62.       The argument raised on behalf of the assessees in this context was that the rate of depreciation on computer software from 1.4.1999 should be 60%. The basis of this argument was that depreciation on computers was originally allowed treating them as a plant only at 25%. With effect from 1.4.1999, computers were treated as a different class of asset falling within the description of Plant and depreciation was allowed at 60%. With effect from 1.4.2003, computer software was also included along with computers. The argument of the assesses was that the amendment to the rules was merely clarificatory and therefore, even on computer software w.e.f. 1.4.1999, 60% depreciation should be allowed. We do not agree with the submissions of the assessee in this regard. The amendment is prospective. It is not clarificatory for the reason that computer and computer software are two different items of assets If the legislature wanted to allow depreciation at 60% w.e.f. 1.4.1999 on computer software, it would have said so specifically by making the provisions retrospective. In this regard, we agree with the view expressed by the Delhi Bench of the ITAT in the case of Maruti Udyog Ltd. (supra) wherein similar view has been taken.

 

63.       By the order of reference, the entire appeals in the case of M/s Amway India Enterprises and M/s SQL Star International Ltd, were referred for determination by the Special Bench. The arguments were heard only with regard to the issue of expenditure on Computer Software. There are other issues arising for consideration in these appeals. The some, however, are entirely different and have no interlinking whatsoever with the issue of expenditure on computer software. We, therefore, deem it proper to refer back the cases to the Hon'ble President for placing the appeals before the regular Division Bench for decision in accordance with the ruling of the Special Bench on the issue of expenditure on software and decision on ether issues after hearing the parties.

 

64.    Before parting, it would be out duty to the reasons as to why we have not made any reference to the various decisions which are specifically on the issue of expenditure on computer software. We have already noticed the question whether an expenditure is capital or revenue is dependent on facts and circumstances of a given case. We have also noticed that different minds may come to different conclusions with equal propriety. We, therefore, thought it fit to lay down general guidelines to be applied to individual cases. In the decisions of the Tribunal specifically on the issue, different considerations prevailed for the ultimate conclusion. In the case of Maruti Udyog Ltd. (supra),. M/s Radha Krishna Foodland Ltd. (supra), M/s Escorts Ltd. (supra) and M/s Hero Honda Ltd. (supra) the conclusion that the expenditure on purchase of computer software was capital proceeded on the footing that the purchase was an outright purchase and that Software was an intangible asset. In the decision in the case of Asahi India Safety Glass (supra), M/s Sonata Information Technology Ltd. (supra) and M/s IBM India Ltd., however it was held that expenditure an purchase of Computer Software was revenue in nature. Such conclusion was arrived at by the Tribunal on the basis that the assessees were merely licensees of the Software and had not acquired any ownership rights therein. So also the decision in the case of M/s Samsung Electronics Co. Ltd. (supra) and in the case of All Russia Scientific Research Institute Cable Industry (supra). In the case of Business Information Processing Services (supra) the conclusion was based on the premise that Computer Software does not provide enduring benefit because of fast changing technology and therefore, the expenditure in question was revenue expenditure. We have only reconciled the different approach by laying down that all circumstances have to be cumulatively taken into account,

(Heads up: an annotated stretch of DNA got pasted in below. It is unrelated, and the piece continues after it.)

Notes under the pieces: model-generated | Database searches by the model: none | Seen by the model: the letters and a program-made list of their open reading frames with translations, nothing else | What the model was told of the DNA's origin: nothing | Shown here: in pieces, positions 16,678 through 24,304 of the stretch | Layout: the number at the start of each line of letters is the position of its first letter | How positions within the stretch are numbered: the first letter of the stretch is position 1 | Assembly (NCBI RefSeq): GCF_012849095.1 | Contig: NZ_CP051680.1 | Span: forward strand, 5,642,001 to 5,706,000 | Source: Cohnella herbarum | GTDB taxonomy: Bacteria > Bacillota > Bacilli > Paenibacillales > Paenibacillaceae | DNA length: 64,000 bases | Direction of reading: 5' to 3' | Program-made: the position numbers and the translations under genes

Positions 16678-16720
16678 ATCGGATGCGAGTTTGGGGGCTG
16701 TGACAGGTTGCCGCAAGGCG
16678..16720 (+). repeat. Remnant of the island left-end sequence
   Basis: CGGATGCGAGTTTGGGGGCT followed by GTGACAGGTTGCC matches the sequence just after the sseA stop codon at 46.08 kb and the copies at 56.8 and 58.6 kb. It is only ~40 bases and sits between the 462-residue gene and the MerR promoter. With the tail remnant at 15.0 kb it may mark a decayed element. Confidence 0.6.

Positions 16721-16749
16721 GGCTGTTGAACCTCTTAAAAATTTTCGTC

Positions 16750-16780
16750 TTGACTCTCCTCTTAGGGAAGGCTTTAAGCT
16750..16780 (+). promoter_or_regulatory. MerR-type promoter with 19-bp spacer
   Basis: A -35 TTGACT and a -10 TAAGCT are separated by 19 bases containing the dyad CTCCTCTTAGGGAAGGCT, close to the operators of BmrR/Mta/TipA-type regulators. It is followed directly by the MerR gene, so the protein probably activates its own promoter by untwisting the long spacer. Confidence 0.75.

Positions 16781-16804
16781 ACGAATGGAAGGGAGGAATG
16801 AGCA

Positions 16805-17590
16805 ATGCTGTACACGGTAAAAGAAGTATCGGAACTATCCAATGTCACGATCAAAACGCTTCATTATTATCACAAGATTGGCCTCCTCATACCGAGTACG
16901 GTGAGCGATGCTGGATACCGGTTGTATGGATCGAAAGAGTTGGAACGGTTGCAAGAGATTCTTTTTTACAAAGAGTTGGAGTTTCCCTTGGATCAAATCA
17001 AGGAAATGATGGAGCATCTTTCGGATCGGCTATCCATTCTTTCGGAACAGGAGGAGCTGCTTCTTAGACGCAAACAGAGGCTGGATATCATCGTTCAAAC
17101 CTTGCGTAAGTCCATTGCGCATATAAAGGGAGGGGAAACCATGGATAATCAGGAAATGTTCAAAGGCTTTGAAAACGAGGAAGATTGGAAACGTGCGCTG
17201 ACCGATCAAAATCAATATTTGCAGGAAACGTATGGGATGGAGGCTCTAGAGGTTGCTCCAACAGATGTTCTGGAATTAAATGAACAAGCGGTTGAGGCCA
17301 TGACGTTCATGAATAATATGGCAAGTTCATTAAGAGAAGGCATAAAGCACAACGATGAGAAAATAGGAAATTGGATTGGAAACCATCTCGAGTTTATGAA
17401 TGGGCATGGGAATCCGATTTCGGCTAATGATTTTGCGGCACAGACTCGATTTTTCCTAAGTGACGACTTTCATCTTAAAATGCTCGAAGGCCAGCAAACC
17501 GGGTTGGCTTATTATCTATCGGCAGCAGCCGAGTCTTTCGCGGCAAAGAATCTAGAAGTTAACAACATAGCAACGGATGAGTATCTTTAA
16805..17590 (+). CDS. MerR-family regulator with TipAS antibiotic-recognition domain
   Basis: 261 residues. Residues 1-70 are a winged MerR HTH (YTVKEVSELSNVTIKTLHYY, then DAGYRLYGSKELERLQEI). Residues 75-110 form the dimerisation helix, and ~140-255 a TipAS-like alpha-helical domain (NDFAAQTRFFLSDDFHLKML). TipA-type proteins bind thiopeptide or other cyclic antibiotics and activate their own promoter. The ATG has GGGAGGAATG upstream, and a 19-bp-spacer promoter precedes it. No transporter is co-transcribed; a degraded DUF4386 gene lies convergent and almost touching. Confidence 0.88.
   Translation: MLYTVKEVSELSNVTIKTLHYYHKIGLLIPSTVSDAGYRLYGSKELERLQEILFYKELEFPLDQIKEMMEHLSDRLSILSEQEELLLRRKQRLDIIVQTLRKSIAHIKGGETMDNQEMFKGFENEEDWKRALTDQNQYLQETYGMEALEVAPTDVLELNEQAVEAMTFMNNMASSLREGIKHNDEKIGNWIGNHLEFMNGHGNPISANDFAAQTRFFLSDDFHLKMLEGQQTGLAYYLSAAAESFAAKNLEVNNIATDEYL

65.       The decision of the Hon'ble Rajasthan High Court in the case of Aravali Constructions Ltd. (supra) is again based on the factual conclusion that the software was a program specifically developed for data analysis for minning purposes and the purchase of the software was outright. The business of the assessee was carrying out mining Operations. Therefore, the decision is on the facts of that case. In the ease of G.E. Capital Services Ltd. (supra) decided by the Hon'ble Delhi High Court, the finding of fact by the Tribunal was that the expenditure in question was for up gradation and that the software had a very limited life. It was on these facts that the Hon'ble Delhi High Court concurred with the view expressed by the Tribunal that the expenditure was a revenue nature. In the case of K & Co. (supra) decided by the Hon'ble Delhi High Court, the expenditure in question was on maintenance and upgradation and was held to be revenue in nature. In the case of Southern Roadways Ltd. - 288 ITR 15 (Mad.), the expenditure in question was on upgradation of Computer Software and the finding of fact was that the expenditure was incurred only for improving the efficiency of the existing system. The Court has also reiterated the law that there was no single rigid formula to find out whether expenditure was capital or revenue. These decisions of the Hon'ble High Courts have to be considered as laying down general guidelines but in each case the facts and other surrounding circumstances have to be taken into account before applying the ratio laid down therein,

 

66.       The learned counsel for assessee Mr. Ajay Vohra relied on some judicial pronouncements wherein it was held that expenditure on acquisition of knowhow was considered as expenditure of a revenue nature. His submission was that Computer Software is akin to know-how and therefore, expenditure on acquisition of computer software should also be considered as revenue expenditure. We are of the view that different considerations will apply in testing the nature of expenditure in the context of acquisition of know-how compared to expenditure on acquisition of software because know-how is an intangible asset whereas as held by Hon'ble Supreme Court in the case of TCS (supra), software is a tangible asset.

 

67.       The questions referred to this Special Bench thus are answered accordingly as indicated above. The respective appeals will now be placed for consideration before the regular Bench.

 

Decision pronounced in the open Court on 15th February, 2008.